At lunch, I had the honor to join Joseph and other PASS attendees. I was invited to an executive lunch with Joseph. Together with me there were some other MVPs and first-timers. We had an interesting discussion about Microsoft’s vision and roadmap. We talked about Analysis Services in the cloud, Azure SQL Data Warehouse and more.
From there I went to Matan’s session – MongoDB for the SQL Server Professional. It was a double session (2.5 hours). Matan introduced MongoDB, and discussed the environment, the syntax, the use cases and the best practices. He also covered important topics, such as availability, consistency and performance. It was a great session.
From Matan’s session, I went to the first round of Speaker Idol. If you’re not familiar with Speaker Idol, then you should. It’s a contest between 12 speakers, who compete for a guaranteed session at the next PASS Summit. Each speaker has only 5 minutes, and then they are judged by an expert panel. It’s one of the best shows in town.
Similar to the welcome reception in the previous day, this day ended with the exhibitor reception. Same concept – eat, drink and network – but this time in the exhibitor hall. There were several parties in the evening organized by vendors and sponsors, but I was too tired, so I went to sleep early this time.
Thursday, October 27
The second day of the conference began with the second keynote, this time delivered by Dr. David DeWitt, who talked about data warehousing in the cloud. David explained why the cloud data warehouse is much more cost-efficient than its on-prem counterparts. He compared between some of the leading cloud data warehouses in the world today – Amazon Redshift, Snowflake and Azure SQL Data Warehouse.
Right after the keynote, I presented my first session – Introduction to Azure Machine Learning. I explained what machine learning is, how it works and what the use cases are (there are so many). I then demonstrated a machine learning experiment using Azure Machine Learning Studio. I had a wonderful audience (around 200 people) who laughed at my jokes and asked a lot of questions, which generated an interesting discussion. It was fun. To download the complete presentation, click here.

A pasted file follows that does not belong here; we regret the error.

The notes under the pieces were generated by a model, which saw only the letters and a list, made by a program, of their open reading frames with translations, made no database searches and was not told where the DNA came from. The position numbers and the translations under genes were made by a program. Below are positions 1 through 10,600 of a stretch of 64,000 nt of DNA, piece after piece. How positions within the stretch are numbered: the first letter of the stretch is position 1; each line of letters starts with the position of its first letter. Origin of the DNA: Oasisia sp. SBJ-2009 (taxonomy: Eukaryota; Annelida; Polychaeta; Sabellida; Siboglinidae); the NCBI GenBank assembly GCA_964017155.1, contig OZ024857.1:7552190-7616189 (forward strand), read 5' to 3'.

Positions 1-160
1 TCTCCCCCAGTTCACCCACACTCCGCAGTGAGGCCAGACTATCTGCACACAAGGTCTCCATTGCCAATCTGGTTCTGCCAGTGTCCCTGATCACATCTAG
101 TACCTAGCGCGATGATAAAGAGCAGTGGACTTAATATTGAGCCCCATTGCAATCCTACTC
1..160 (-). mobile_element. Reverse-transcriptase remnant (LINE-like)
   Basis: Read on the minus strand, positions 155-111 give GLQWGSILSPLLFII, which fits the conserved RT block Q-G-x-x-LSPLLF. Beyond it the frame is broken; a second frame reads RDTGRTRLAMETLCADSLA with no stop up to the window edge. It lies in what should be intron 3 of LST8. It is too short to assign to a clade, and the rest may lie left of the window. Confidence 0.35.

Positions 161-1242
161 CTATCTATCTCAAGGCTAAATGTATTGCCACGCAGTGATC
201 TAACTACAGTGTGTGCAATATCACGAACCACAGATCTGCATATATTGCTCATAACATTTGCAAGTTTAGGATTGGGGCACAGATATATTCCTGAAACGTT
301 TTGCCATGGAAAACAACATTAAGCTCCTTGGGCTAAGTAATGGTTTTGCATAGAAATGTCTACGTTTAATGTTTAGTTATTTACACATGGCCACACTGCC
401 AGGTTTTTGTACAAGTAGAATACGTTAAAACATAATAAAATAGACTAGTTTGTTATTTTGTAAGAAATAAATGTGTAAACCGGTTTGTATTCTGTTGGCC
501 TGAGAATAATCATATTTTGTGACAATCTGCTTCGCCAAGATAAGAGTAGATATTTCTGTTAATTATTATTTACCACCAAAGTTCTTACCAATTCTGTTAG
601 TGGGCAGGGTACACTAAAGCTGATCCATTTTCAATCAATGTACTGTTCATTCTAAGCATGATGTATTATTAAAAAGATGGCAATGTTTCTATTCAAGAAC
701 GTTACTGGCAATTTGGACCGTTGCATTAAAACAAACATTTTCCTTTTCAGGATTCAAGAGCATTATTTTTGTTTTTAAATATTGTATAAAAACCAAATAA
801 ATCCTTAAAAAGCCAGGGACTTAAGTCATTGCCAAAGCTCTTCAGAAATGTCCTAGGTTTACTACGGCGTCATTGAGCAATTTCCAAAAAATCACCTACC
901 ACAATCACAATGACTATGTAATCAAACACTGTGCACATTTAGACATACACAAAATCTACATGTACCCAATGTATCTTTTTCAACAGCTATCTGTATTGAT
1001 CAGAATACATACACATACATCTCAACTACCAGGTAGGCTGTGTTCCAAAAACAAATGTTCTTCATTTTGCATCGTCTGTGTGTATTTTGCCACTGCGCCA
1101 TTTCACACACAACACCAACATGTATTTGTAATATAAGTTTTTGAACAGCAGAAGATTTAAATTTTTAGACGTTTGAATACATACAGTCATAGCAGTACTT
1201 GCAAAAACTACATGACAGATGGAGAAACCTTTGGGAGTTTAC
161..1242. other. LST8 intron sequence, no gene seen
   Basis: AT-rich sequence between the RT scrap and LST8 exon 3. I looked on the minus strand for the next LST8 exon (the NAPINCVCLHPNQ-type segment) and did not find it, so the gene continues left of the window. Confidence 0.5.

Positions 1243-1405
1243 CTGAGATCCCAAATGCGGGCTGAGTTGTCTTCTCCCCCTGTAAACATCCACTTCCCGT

After lunch I attended Paul Turley’s session – Reporting Services 2016: The Force Awakens. Paul described all the new features and enhancements in the new version of Reporting Services, including the new web portal, the integration with mobile reports, PowerPoint rendering and parameters layout. It was a very good overview of the new version along with some demos. Good session.
I ended the day with Speaker Idol round 2. Four new speakers, four new sessions. Lots of fun.
Friday, October 28
I managed to wake up on time for the first session at 08:00. I chose Eduardo Castro’s session – Microsoft Data Science Toolset. Eduardo demonstrated how easy it is to integrate the various Microsoft tools – such as the R server, Visual Studio, Azure Machine Learning and Power BI – in order to produce a data science solution.
After that came my second session in the conference – From XML to JSON. I introduced XML and JSON, as well as the support within SQL Server 2016, and I also talked about the use cases for using XML or JSON in a relational database. I spent most of the session on a demo, showing all the functionality in SQL Server to support both data formats. You can download the presentation and the demo here.
My last session in PASS Summit 2016 was Introduction to SQL Server R Services in SQL 2016 by Chris Hyde. I wanted to learn more about the R language, and this was a good introduction with a lot of code examples. I believe I will be playing some more with R in the near future.
I had to leave right after this session in order to catch the flight back home. Unfortunately, I missed the third round as well as the finals of Speaker Idol. Congratulations to Peter Kral for winning this year’s competition.
All in all, it was a good conference, with lots of learning and networking opportunities, as always.
See you in PASS Summit 2017…